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Tag: DEA

Texas Man Sentenced to 90 Months in Prison for Pointing Shotgun at DEA Agents

By Steve Neavling

A Texas man has been sentenced to 90 months in federal prison after he pointed a shotgun at DEA agents who were trying to serve a search warrant at his home in Bandera County in 2016. 

Agents shot Luther Otis Foster IV after he leveled the shotgun at them and threatened to shoot. He has since recovered. 

During the raid, agents found a large number of marijuana plants. 

“Pointing a weapon at or threatening a federal agent is never a wise choice,” U.S. Attorney Sofer said in a statement. “It is fortunate that no one lost their life in this incident.  Unfortunately, today in Florida, a similar scenario ended in heartbreaking tragedy.  We should never forget the dangers our law enforcement officers face every day.”

Foster pleaded guilty to one count of possession of a firearm in the furtherance of a drug trafficking crime and four counts of assaulting a federal officer with a dangerous weapon in November 2018. 

The sentencing comes on the same week that five FBI agents were shot while serving a search warrant at a home in Florida. Two of the agents have died. On Thursday, a U.S. Marshals deputy was critically wounded during a gunfight in Baltimore while they were trying to execute a search warrant.

Justin King Named Special Agent in Charge of DEA’s Omaha Division

The DEA’s Omaha Division has a new leader. 

Justin C. King has been named special agent in charge of the division, which oversees 11 offices in Nebraska, Iowa, Minnesota, Nebraska North Dakota, and the western parts of Illinois and Wisconsin.

King replaces Richard Salter Jr., who retired from the DEA in January.

“I understand and appreciate the concerns our Midwestern communities face as we contend with the threats posed by methamphetamine, counterfeit pills, opioids and other dangerous drugs on a daily basis,” King said in a statement. “I look forward to advancing the good work our investigators are performing across Iowa, Minnesota, Nebraska, North Dakota and South Dakota and making a positive impact in our cities and rural communities.”

King’s career with the DEA began 19 years ago, when he joined the Laredo, Texas, District Office. In 2006, he was added to the DEA’s Foreign-Deployed Advisory Support Team (FAST), where he served until 2009. As a member of FAST, King participated in counter narcotics operations during three deployments to Afghanistan and one to Central America.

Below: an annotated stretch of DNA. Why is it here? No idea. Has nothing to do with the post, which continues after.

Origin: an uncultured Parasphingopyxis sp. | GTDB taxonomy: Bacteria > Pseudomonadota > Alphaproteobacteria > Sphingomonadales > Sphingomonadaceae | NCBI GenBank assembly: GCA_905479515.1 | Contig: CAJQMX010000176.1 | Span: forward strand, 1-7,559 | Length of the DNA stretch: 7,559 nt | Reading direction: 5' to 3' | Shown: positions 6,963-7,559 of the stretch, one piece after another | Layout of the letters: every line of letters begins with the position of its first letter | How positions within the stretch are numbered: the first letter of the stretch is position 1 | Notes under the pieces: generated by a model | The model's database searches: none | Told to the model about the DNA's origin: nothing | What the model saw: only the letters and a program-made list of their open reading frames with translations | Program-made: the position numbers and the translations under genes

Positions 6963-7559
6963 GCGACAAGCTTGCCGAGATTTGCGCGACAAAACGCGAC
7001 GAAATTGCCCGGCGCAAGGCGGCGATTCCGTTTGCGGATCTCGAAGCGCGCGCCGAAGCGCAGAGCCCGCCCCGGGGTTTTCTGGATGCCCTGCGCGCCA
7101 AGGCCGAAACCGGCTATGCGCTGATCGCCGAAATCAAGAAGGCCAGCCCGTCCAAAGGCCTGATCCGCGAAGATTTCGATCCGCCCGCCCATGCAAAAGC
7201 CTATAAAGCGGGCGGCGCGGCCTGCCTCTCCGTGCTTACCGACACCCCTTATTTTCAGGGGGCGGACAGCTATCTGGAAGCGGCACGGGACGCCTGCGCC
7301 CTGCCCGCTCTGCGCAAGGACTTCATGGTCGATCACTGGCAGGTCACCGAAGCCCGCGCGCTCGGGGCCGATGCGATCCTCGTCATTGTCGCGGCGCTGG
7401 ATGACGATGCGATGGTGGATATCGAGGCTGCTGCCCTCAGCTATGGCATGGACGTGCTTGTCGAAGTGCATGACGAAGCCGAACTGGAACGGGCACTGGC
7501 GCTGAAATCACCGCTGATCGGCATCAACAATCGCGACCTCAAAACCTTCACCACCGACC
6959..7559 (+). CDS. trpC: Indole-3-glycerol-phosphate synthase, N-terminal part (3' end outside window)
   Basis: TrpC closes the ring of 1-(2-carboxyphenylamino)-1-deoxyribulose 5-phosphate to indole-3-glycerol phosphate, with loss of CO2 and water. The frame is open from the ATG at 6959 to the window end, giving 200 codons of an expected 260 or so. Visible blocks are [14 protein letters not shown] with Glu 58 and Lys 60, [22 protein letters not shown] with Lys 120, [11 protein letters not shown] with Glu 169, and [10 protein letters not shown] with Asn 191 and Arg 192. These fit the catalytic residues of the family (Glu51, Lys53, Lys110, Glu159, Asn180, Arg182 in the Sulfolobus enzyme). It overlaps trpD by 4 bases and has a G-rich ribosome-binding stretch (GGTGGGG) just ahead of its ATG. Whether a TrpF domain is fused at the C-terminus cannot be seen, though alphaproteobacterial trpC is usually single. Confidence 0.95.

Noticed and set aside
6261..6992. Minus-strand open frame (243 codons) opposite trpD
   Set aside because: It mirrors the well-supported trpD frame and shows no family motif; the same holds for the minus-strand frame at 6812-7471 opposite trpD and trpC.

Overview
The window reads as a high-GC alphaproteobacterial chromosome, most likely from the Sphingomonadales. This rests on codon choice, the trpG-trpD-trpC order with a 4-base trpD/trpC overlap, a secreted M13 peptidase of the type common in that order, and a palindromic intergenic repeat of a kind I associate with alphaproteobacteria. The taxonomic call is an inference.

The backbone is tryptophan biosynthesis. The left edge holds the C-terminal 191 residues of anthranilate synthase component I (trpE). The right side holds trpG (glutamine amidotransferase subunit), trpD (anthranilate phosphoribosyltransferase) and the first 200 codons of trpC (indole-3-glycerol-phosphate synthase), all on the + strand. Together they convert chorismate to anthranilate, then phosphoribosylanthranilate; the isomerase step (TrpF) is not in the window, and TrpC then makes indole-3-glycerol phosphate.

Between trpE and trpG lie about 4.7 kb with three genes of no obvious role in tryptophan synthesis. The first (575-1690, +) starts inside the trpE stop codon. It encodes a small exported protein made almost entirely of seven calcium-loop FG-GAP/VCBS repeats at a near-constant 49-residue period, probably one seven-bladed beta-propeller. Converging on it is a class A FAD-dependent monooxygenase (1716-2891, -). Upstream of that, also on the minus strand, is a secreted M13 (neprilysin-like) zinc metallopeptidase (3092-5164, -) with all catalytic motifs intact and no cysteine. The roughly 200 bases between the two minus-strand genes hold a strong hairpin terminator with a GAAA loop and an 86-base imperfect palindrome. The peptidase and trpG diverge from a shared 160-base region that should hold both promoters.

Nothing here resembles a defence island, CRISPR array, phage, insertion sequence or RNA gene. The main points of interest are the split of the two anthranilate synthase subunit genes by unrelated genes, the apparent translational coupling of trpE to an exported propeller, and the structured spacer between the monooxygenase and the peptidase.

In 20019, King transferred to the Oklahoma City District Office and served as a special agent and group supervisor of the High Intensity Drug Trafficking Area (HIDTA) Task Force through 2014. King returned to the FAST program in August 2014 as a team leader, guiding his group on the final DEA FAST deployment to Afghanistan, in addition to training deployments in the Ukraine and Paraguay. 

In 2017, King was promoted to section chief and was tasked with the enforcement and training deployments of four FAST teams and the DEA Personal Recovery Unit. He served as executive assistant to the special agent in charge of the DEA’s Office of Training from April 2017 to January 2018.

King served three years as assistant special agent in charge of the Little Rock District Office, where he was responsible for all DEA activities in the state of Arkansas.

A native of Oklahoma, King is a veteran of the U.S. Army Infantry Branch.

Jason A. Forget Takes Over As Special Agent in Charge of DEA’s Washington Division

DEA Special Agent in Charge Jarod Forget.

By Steve Neavling

Jarod A. Forget, a 17-year veteran of the DEA, has been named special agent in charge of the agency’s Washington Division. 

Forget was promoted from his role as assistant special agent of the Washington Division, where he oversaw groups across Norther Virginia, Maryland and D.C. and established the new D.C. Heroin-Violent Crime Task Force.   

“SAC Forget brings with him a depth of experience, knowledge, and ability that will greatly benefit the Washington Division and the local community,” DEA Acting Administrator Timothy J. Shea said in a statement. “I’m confident SAC Forget will embody the highest standards of DEA excellence in his new role as he has throughout his career.”

In 2004, Forget joined the DEA, serving as a special agent assigned to the New York Drug Enforcement Task Force. He went on to work at the Guadalajara, Mexico Office, where he directed enforcement operations against Mexico’s most notorious and ruthless drug cartels, such as the Sinaloa Cartel and the New Generation Jalisco Cartel.

Forget has also held leadership positions in the Miami Division, the Office of Professional Responsibility, and the Washington Division. 

“He has led many global enforcement operations, worked to disrupt violent, large-scale, international drug trafficking organizations, shut down illicit opioid dealers from China and Mexico, and established collaborative strike forces to combat local community issues like violent crime and opioids,” the DEA said.

“Forget has a passion for the value of community-oriented policing, helping families affected by overdose, and keeping our neighborhoods safe from the scourge of violence drug trafficking can bring. In addition, Forget is keenly interested in local youth development through outreach and engagement organizations, and plans to continue and develop community outreach programs throughout the region.”

A Massachusetts native, Forget received a bachelor’s degree in political science and a master’s degree in international affairs from Northeastern University. He also a fluent Spanish speaker.

Off-Duty DEA Agent Accused of Misusing Badge in Encounter with Noisy Neighbor

By Steve Neavling

The DEA is investigating one of its off-duty undercover agents who is accused of misusing her badge in an attempt to get her neighbors in Texas to turn down their music on New Year’s Eve. 

One of the neighbors, James Downs, of Hillsborough County, filed a complaint against the unnamed agent, ABC affiliate WFTS reports.

The tense exchange was caught on a surveillance camera. It happened shortly after midnight, when the agent knocked on the neighbor’s door and requested he turned down the music. 

“Turn it down, turn it down,” the agent says while flashing a badge. “It’s the last time I come here. Yeah, turn it down.”

Downs’ wife Christina Downs said the agent’s actions are “an abuse of power that is way completely unacceptable.” 

“I felt like it was very unethical and so unprofessional and such a terrible way to represent that agency,” she said.